Philadelphia Cell Phone Jammer Confronted

    March 2, 2012
    Shawn Hess
    Comments are off for this post.

NBC10 in Philadelphia has tracked down a man they caught jamming people’s cell phone transmission on the public bus commute.The Philadelphia cell phone jammer was first discovered by an employee of the news station who wishes to remain anonymous, but for the sake of the story she will be referred to as Marie.

She explains what was happening when she first saw the man that is calling himself Eric:

“He’s blatantly holding this device that looks like a walkie-talkie with four very thick antennae. I started to watch him and any time somebody started talking on the phone, he would start pressing the button on the side of the device,”

After witnessing the strange event, she reported what she saw to the investigative team at the station and they set out to find the man. Apparently, it wasn’t hard, within a few minutes of boarding the same bus Marie and the team spotted him jamming some more phone conversations.

They observed him off and on for the next couple weeks, but eventually confronted him about the device one afternoon as he exited the bus. They told Eric that his device was illegal, and he responded:

“It is my understanding it is more of a gray area. It is my understanding that it’s illegal to, you know, stop a television signal, a radio signal. You know, it’s my understanding according to the FCC that it’s not illegal to disrupt a cell phone signal,”

But according to NBC10 and the FCC, owning or using cell phone jamming devices is illegal. Also according to NBC10, it carries up to a $16,000 fine and possible jail time. When asked about why he’s jamming cell phones on the bus Eric was happy to respond:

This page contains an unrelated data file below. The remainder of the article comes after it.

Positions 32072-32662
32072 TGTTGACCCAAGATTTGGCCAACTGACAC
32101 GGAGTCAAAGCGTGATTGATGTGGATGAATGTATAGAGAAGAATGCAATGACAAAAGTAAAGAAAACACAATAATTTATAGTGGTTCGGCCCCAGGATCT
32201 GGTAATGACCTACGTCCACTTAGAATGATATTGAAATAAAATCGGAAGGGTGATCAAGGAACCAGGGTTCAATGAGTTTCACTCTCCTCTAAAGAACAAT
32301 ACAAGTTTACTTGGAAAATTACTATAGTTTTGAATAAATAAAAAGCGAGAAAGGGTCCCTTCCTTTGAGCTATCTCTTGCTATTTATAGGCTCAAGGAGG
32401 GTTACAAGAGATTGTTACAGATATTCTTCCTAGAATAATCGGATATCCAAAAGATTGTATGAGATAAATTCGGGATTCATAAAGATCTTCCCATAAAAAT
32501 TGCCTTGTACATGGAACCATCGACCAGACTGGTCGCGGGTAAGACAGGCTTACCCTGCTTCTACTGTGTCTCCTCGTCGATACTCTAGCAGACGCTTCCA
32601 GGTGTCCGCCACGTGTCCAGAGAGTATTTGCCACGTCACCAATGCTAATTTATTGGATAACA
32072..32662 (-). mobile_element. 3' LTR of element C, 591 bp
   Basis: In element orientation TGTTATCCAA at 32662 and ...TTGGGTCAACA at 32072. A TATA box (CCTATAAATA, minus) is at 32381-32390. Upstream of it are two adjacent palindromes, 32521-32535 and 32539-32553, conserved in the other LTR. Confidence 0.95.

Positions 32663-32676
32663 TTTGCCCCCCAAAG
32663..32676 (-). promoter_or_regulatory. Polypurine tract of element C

“A lot of people are extremely loud, no sense of just privacy or anything. When it becomes a bother, that’s when I screw on the antenna and flip the switch,”

“I guess I’m taking the law into my own hands, and quite frankly, I’m proud of it.”

Here’s a video of the Philadelphia cell phone jammer taken by NBC10:

I suppose it’s not right to jam people’s conversations, but I have often thought about how rude it is to carry on on a conversation in an otherwise quiet space occupied by an audience. On the other hand, shouldn’t this guy mind his own business? Go somewhere where you can be alone if you need peace. I realize that probably means leaving the city, but the city has never been for those who enjoy peace and quiet, has it?

Marie comments on seeing Eric on her bus ride after confronting him:

“Every time I see this guy on the bus, I have a mixture of fear and anger. Part of me wants to go up to him and say, ‘Stop doing this, how dare you,’”

I wouldn’t get too upset Marie, you know, there was a time in the “old days” when people didn’t even have cell phones! Imagine how fighting that was? Yes, back then people actually just carried on conversations with the people around them. Boy that would have really pissed off the Philadelphia cell phone jammer! He would probably have to buy his own car, as I don’t think there’s a device that can jam face to face conversation.